Saturday, March 9, 2013

Autumn joy

I'm never sure whether its plants' in-built thermometers which tell them autumn's cooler days are arriving, or whether it's their in-built light meters which tell them that the daylight hours are getting shorter. Probably it's both, but whatever the mechanism some of the plants in our succulent patch are getting rather joyous and colourful now that autumn is upon us. Without a doubt, the star is the well named Sedum 'Autumn Joy', the wearer of the pink pompoms pictured below.

Its formal name is Sedum spectabile 'Autumn Joy', and this is
definitely the best it has ever looked. Formerly confined to a pot,
it's loving setting up home in the patch's light, sandy ground.

And the extra-nice thing about this pink person
is that it was a gift from a wonderful friend of
ours, Amanda, who lives in Kyneton, Vic, where
this plant really thrives, due to the cooler inland
climate down there. Amanda gave it to us when
we visited her several years ago, and in the years
since then it has proven its toughness by surviving
well enough, but it wasn't until it went into the
ground that it has shown what it can really do.

The whole plant is abuzz with activity now, as there are bees,
ants and flies crawling over every flower.
This plant is so glam that even the flies are pretty; these shiny
metallic bronze buzzers are zipping nervously everywhere now.
 It's not just the one plant flowering now in the succulent patch. A few others are in flower, including the Echeveria 'Topsy Turvey' which I blogged about recently, and in the last few days another echeveria has burst into bloom.

These are the flowers of Echeveria 'Black Prince'
a beautiful dark-leaved form of echeveria.

Here's one of them sending up what will
become another flush of flowers. For most
of the time it's a low-growing rosette in
the usual echeveria format (but not the
usual colour), yet when flowering time
comes around it sends up a hi-rise
column of leaves, topped by flower heads.

Several days from blooming yet, this is the infant flower spike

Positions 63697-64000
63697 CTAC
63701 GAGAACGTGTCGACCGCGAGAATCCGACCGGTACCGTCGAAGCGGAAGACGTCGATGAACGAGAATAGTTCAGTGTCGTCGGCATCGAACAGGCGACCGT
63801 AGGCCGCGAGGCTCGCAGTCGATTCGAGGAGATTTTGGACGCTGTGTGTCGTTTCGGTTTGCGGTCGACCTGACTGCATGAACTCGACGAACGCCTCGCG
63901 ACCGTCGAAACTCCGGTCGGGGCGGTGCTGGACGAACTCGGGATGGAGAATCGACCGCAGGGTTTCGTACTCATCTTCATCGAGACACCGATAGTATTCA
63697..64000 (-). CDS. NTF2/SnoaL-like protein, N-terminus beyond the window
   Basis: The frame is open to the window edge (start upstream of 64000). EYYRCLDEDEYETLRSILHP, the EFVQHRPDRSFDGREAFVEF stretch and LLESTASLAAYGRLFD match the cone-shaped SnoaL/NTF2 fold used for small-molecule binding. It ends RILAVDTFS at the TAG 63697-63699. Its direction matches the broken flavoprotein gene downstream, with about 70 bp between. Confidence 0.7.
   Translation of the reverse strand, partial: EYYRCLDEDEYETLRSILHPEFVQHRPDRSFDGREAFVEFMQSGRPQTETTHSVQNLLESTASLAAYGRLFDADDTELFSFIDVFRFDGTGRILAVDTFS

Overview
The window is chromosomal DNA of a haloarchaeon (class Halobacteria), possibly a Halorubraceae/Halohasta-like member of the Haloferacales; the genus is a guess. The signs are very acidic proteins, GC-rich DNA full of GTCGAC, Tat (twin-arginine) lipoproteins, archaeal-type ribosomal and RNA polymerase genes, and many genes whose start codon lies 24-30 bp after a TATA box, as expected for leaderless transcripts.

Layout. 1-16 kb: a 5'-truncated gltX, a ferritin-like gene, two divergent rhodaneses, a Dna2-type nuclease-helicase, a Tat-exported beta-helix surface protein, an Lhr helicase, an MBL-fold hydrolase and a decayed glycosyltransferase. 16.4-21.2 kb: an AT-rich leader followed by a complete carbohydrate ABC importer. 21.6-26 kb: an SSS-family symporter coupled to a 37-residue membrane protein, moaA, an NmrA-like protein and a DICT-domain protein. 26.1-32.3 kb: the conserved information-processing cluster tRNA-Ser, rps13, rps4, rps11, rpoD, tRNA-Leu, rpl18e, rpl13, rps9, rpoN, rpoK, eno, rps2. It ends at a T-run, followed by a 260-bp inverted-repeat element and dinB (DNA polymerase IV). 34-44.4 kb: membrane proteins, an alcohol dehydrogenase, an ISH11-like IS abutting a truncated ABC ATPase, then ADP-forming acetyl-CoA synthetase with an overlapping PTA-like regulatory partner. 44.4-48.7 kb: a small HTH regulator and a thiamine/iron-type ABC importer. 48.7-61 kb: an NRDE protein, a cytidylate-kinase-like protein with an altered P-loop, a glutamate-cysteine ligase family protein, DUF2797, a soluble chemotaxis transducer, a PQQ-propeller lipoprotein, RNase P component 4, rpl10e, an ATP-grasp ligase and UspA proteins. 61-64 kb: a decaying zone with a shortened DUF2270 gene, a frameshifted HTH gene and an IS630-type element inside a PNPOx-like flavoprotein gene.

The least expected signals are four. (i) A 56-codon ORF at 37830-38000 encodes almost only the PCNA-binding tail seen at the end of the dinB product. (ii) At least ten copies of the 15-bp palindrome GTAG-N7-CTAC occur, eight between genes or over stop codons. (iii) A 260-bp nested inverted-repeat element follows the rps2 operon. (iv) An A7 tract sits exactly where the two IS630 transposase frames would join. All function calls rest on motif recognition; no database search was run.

of a little Crassula perforata. This is the first positive sign with
this plant since I planted it last year. It has gone nowhere and
done nothing much since being removed from its pot and plonked
into the ground. I think it's been sulking, but maybe it's just a
slow starter after being transplanted. I've always been very fond
of the little pagoda-like format of its leaves rising on the stem,
so I hope it will forgive me my sins and settle in happily now. 
The change in the succulent patch since we renovated it last September has been wonderfully rewarding – our plan has worked! Well, it has mostly worked. We had to guess what sizes plants would get to when mature. We've guessed correctly in most cases but the one where we've got things most spectacularly wrong is our star turn, the Sedum 'Autumn Joy'. It's overshadowing some of its neighbours at the moment (but they're hanging in there), and it should die down in winter, so we might move it to the back of the bed then, when it's snoozing. In the meantime we're just enjoying the show.

If you're new to this blog and want to see what we did to renovate the soil and the patch itself last year, check out this September posting, and this follow-up in December

1 comment:

Alex Krasovskis said...

Can't believe you got the Sedum from somebody in Kyneton (a few towns up from mine). I was thinking that it may not work where I am because its a bit colder than Sydney but looks like it will work. Also I googled it and found out it is now called Hylotelephium spectabile. Damn botanists changing classifications all the time!